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Fun on Friday: Would You Steal From This Dude?

March 5, 2021

Do you know what’s pretty ballsy? Stealing from a professional wrestler.Yeah, I know pro wrestling is fake. (No, really, it is.) But that doesn’t change the fact that pro wrestlers are big, strong athletes.In fact, before he went into fake wrestling, Kurt Angle was a real wrestler and won an Olympic gold medal in the sport. And that brings us to a WWE fan with sticky fingers and apparently not too much common sense.When Angle started in WWE, he used his gold medal as a prop. Yes. The real gold medal. One night, our sticky-fingered fan pilfered a bag that had the medal inside while Angle was signing autographs. Fortunately for our intrepid thief, Angle didn’t see it happen. I suspect if he had, things would not have gone well for the aforementioned fan.On the other hand, Angle was

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The Fed Will Need More than Words to Keep the Bubble Inflated

March 4, 2021

Bond yields spiked. The stock market threw a tantrum. analyst Dhara Ranasinghe called it “a tussle over borrowing costs.”The Fed won round 1, thanks to a little help from the Aussies. But even the mainstream seems to have noticed that this wrestling match isn’t over and the Fed may be forced to take real action soon. As Ranasinghe put it, “Round Two, and perhaps even Round Three, are inevitable, and they may require policy action rather than just words.”By policy action, they mean upping quantitative easing – exactly as Peter Schiff has predicted.The bond market got clobbered on Friday. As prices fell, the yield on the 10-year Treasury pushed as high as 1.61% and the 30-year hit 2.4%. These rates aren’t high by historical standards, but Peter said it was one of the biggest interday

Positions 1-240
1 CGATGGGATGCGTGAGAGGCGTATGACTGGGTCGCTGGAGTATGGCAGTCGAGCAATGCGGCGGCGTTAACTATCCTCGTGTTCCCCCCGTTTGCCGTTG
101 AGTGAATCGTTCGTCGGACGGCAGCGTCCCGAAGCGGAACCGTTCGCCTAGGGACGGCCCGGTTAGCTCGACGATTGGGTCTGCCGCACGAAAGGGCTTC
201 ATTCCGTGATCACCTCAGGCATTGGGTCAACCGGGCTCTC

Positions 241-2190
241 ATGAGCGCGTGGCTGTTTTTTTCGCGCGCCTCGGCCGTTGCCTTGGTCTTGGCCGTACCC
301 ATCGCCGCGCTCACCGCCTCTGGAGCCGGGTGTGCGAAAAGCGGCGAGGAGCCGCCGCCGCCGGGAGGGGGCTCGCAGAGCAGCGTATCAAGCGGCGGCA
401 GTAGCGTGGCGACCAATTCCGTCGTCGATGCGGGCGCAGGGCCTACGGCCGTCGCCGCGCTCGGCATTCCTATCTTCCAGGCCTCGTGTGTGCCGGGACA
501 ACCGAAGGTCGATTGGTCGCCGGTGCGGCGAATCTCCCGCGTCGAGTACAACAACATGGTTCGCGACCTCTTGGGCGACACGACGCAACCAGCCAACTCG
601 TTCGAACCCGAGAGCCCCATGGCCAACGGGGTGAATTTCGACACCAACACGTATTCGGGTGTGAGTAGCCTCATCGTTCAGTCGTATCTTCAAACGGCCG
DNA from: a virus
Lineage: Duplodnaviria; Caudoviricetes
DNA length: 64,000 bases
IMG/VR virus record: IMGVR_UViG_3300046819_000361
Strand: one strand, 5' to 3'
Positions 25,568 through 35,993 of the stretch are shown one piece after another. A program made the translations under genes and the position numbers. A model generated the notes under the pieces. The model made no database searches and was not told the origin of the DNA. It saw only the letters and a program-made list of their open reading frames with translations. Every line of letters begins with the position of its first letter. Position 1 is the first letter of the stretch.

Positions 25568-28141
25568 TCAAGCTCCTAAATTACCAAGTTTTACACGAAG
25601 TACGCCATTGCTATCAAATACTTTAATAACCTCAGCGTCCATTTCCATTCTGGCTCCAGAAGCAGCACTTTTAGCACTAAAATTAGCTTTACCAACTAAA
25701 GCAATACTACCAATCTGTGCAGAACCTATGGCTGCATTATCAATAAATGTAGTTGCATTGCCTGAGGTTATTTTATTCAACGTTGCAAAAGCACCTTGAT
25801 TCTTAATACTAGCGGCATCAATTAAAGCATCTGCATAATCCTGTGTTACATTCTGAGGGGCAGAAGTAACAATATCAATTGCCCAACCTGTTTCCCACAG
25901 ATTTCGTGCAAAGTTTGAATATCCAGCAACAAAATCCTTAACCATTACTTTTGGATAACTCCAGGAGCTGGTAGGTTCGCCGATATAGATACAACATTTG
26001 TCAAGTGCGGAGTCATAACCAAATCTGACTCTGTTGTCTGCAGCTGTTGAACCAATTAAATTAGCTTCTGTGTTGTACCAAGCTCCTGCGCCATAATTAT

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US National Debt Quietly Eclipses $28 Trillion

March 3, 2021

On March 1, the US national debt eclipsed $28 trillion with no end to the borrowing and spending in sight.It was just last fall that the debt surged above $27 trillion for the first time. In less than five months, Uncle Sam added another $1 trillion to its debt load. And there’s barely been a peep from the mainstream media.To put the growth of the national debt into perspective, the debt was at $19.95 trillion when President Trump took office in January 2017. It topped $22 trillion in February 2019.  That represented a $2.06 trillion increase in the debt in just over two years. By November 2019, the debt had eclipsed $23 trillion. That was before the coronavirus pandemic put borrowing and spending on hyperdrive. Less than 18 months later, the US government has blown the debt up by